However, to bring about that luck, Hussain needed to put in many long hours of toil and overcome numerous difficulties to make microfinance accessible to the largely unbanked segment of Pakistani society.
An entrepreneur is always motivated by profit, but the motive will never deliver results if it doesn’t fulfil the basic purpose of commerce and economics, which is to create opportunities for others and generate wealth in society which, in turn, brings about prosperity, social contentment and stability.
In times such as ours, when Pakistan’s economy is in a severe crisis, books such as Hussain’s can inspire others to realise that difficult times can be an opportunity for entrepreneurs to lead the way through innovation.
Hussain certainly did that with TMB and Easypaisa. When starting each of these ventures, he had been warned that it was too risky to undertake, but Hussain is a subscriber to the well-known belief that if one can dream it, one can do it. Negativity gets a person nowhere; to be a success, one must believe in success.
The author also narrates a great deal about his personal life and how he managed to get through some of his most difficult and stressful periods with the support and encouragement of his family and friends. Particular emphasis is given to his wife, politician and journalist Sherry Rehman, whom he credits as being an important bedrock in his achievements.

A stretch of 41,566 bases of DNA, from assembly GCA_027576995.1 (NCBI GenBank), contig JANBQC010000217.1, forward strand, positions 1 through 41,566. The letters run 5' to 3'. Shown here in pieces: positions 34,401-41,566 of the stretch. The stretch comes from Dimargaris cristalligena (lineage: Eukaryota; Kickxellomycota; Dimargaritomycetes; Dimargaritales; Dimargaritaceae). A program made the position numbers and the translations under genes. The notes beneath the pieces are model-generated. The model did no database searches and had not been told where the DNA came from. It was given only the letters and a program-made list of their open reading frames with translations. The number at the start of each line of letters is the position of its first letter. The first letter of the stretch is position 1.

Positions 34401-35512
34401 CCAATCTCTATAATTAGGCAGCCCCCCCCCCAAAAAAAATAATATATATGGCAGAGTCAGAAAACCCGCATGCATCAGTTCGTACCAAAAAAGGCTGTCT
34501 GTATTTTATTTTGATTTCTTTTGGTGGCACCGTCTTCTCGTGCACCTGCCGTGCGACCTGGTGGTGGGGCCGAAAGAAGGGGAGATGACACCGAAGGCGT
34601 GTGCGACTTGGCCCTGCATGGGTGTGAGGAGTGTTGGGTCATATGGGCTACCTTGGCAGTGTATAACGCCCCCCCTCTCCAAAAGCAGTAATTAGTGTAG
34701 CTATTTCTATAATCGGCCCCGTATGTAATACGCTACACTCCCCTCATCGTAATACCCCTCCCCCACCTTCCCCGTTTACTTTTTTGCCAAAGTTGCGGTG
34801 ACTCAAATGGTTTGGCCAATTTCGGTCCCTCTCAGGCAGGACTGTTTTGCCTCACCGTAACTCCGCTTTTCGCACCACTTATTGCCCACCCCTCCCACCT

Although Hussain doesn’t mix business with politics too much in the book, an entrepreneur’s point of view on political events is always fascinating to read because it shows that, like any other citizen, the business community also has its finger on the pulse of the nation where a volatile environment could become a make-or-break situation for them and their companies.
Thus, some of the most interesting segments in the narrative are Hussain’s considerations of the political situation in Pakistan post 9/11, with the Gen Pervez Musharraf era, the lawyers’ movement, the return from exile of former prime minister Benazir Bhutto and her subsequent assassination.
The basic takeaway from reading A Bank is Born is the emphasis on not resting on your laurels, but to go out and find the next big thing. It’s always vitally important for entrepreneurs to find the next breakthrough that will be a game-changer. At the moment, Hussain is doing just that with his latest venture, Planet N, which aims to be a catalyst for a new wave in technology entrepreneurship in Pakistan.
Former General Electric CEO Jack Welch famously said that if you don’t come to the office every day with a new and innovative idea, you really don’t have a company. Ironically, Polish Marxist revolutionary Rosa Luxemburg’s saying that “those who do not move, do not notice their chains” can also be applicable to a free enterprise environment, where innovation is always the key. That’s certainly the message of A Bank is Born, a well-written book which should be read by people who wish to push beyond their boundaries and chase their dreams.
No success story in business has ever come about without taking risks and, as Hussain’s book shows, the greater the risk undertaken, the greater the achievement.
The reviewer is a writer and journalist. His interests include history, politics, music, literature and cinema. He can be contacted at email@example.com and tweets @razmat
Published in Dawn, Books & Authors, April 2nd, 2023